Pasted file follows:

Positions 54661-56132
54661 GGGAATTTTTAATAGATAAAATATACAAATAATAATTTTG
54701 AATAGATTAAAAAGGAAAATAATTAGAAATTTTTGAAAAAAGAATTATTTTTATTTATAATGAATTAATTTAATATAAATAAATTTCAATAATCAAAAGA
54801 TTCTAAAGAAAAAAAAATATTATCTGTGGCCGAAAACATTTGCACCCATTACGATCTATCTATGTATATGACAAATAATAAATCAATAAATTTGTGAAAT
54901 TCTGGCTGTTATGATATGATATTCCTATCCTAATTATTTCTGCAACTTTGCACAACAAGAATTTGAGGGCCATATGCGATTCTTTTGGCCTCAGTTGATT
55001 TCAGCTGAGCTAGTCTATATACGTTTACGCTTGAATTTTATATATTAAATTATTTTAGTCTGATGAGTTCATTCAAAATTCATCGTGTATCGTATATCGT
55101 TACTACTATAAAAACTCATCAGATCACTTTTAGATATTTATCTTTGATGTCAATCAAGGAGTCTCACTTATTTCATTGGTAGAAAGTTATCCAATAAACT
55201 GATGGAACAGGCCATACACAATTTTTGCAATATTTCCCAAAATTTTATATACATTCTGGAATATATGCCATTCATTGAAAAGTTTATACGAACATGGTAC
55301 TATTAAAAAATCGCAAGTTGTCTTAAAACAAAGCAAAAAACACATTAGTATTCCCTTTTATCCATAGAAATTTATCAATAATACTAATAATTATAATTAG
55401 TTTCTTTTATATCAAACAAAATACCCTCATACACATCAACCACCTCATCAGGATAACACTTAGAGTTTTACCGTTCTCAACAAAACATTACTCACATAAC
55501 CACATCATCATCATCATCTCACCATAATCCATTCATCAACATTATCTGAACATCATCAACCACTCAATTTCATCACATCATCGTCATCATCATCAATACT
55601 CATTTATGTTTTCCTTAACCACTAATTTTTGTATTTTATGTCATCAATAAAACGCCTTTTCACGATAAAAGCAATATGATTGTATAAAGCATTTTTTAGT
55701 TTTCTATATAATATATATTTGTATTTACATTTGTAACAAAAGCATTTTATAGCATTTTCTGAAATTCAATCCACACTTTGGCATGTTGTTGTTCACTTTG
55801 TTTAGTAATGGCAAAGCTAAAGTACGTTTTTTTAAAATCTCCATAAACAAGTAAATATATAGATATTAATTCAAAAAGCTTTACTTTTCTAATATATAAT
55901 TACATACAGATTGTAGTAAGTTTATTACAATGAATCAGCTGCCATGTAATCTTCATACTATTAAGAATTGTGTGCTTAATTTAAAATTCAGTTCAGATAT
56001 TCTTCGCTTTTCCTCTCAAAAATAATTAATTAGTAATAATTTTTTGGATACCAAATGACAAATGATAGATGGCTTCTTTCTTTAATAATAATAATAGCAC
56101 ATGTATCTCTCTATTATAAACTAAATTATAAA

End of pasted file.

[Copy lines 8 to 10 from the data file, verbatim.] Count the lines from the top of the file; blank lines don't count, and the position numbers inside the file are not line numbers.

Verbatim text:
55201 GATGGAACAGGCCATACACAATTTTTGCAATATTTCCCAAAATTTTATATACATTCTGGAATATATGCCATTCATTGAAAAGTTTATACGAACATGGTAC
55301 TATTAAAAAATCGCAAGTTGTCTTAAAACAAAGCAAAAAACACATTAGTATTCCCTTTTATCCATAGAAATTTATCAATAATACTAATAATTATAATTAG
55401 TTTCTTTTATATCAAACAAAATACCCTCATACACATCAACCACCTCATCAGGATAACACTTAGAGTTTTACCGTTCTCAACAAAACATTACTCACATAAC